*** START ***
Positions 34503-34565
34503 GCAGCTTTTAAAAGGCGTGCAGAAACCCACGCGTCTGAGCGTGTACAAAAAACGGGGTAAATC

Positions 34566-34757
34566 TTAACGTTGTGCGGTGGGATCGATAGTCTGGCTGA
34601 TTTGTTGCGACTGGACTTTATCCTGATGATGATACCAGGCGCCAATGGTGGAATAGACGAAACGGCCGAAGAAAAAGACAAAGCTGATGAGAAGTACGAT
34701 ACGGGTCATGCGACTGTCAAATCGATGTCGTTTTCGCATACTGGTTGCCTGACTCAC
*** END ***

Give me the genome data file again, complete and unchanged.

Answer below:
Positions 34503-34565
34503 GCAGCTTTTAAAAGGCGTGCAGAAACCCACGCGTCTGAGCGTGTACAAAAAACGGGGTAAATC

Positions 34566-34757
34566 TTAACGTTGTGCGGTGGGATCGATAGTCTGGCTGA
34601 TTTGTTGCGACTGGACTTTATCCTGATGATGATACCAGGCGCCAATGGTGGAATAGACGAAACGGCCGAAGAAAAAGACAAAGCTGATGAGAAGTACGAT
34701 ACGGGTCATGCGACTGTCAAATCGATGTCGTTTTCGCATACTGGTTGCCTGACTCAC